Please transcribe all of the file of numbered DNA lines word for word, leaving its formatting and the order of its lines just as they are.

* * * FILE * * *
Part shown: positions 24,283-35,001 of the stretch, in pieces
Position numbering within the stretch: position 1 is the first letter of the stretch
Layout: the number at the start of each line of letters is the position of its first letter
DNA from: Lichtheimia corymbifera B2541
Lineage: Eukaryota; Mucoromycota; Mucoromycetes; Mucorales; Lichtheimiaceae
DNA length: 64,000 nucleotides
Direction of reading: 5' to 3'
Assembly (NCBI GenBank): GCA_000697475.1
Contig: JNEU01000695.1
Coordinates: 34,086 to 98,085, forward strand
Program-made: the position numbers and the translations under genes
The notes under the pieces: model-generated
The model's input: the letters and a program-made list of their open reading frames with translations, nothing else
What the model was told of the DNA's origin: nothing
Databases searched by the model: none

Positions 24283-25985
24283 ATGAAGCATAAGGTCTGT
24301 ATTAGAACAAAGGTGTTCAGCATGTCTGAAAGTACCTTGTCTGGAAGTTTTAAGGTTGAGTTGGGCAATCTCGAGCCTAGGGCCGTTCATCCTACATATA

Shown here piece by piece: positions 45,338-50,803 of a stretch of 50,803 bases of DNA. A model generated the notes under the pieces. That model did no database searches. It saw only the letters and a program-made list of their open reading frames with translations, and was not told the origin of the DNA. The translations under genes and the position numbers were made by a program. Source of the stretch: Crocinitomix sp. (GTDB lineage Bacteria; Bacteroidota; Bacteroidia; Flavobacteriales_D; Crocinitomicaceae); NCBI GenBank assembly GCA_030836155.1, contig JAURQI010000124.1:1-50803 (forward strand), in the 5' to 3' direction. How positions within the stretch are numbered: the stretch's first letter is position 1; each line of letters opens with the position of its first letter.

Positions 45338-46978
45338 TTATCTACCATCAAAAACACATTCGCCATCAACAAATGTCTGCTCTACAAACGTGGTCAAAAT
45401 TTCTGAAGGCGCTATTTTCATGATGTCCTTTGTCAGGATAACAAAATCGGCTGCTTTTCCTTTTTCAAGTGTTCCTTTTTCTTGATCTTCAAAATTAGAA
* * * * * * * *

Part shown: positions 24,283-35,001 of the stretch, in pieces
Position numbering within the stretch: position 1 is the first letter of the stretch
Layout: the number at the start of each line of letters is the position of its first letter
DNA from: Lichtheimia corymbifera B2541
Lineage: Eukaryota; Mucoromycota; Mucoromycetes; Mucorales; Lichtheimiaceae
DNA length: 64,000 nucleotides
Direction of reading: 5' to 3'
Assembly (NCBI GenBank): GCA_000697475.1
Contig: JNEU01000695.1
Coordinates: 34,086 to 98,085, forward strand
Program-made: the position numbers and the translations under genes
The notes under the pieces: model-generated
The model's input: the letters and a program-made list of their open reading frames with translations, nothing else
What the model was told of the DNA's origin: nothing
Databases searched by the model: none

Positions 24283-25985
24283 ATGAAGCATAAGGTCTGT
24301 ATTAGAACAAAGGTGTTCAGCATGTCTGAAAGTACCTTGTCTGGAAGTTTTAAGGTTGAGTTGGGCAATCTCGAGCCTAGGGCCGTTCATCCTACATATA

Shown here piece by piece: positions 45,338-50,803 of a stretch of 50,803 bases of DNA. A model generated the notes under the pieces. That model did no database searches. It saw only the letters and a program-made list of their open reading frames with translations, and was not told the origin of the DNA. The translations under genes and the position numbers were made by a program. Source of the stretch: Crocinitomix sp. (GTDB lineage Bacteria; Bacteroidota; Bacteroidia; Flavobacteriales_D; Crocinitomicaceae); NCBI GenBank assembly GCA_030836155.1, contig JAURQI010000124.1:1-50803 (forward strand), in the 5' to 3' direction. How positions within the stretch are numbered: the stretch's first letter is position 1; each line of letters opens with the position of its first letter.

Positions 45338-46978
45338 TTATCTACCATCAAAAACACATTCGCCATCAACAAATGTCTGCTCTACAAACGTGGTCAAAAT
45401 TTCTGAAGGCGCTATTTTCATGATGTCCTTTGTCAGGATAACAAAATCGGCTGCTTTTCCTTTTTCAAGTGTTCCTTTTTCTTGATCTTCAAAATTAGAA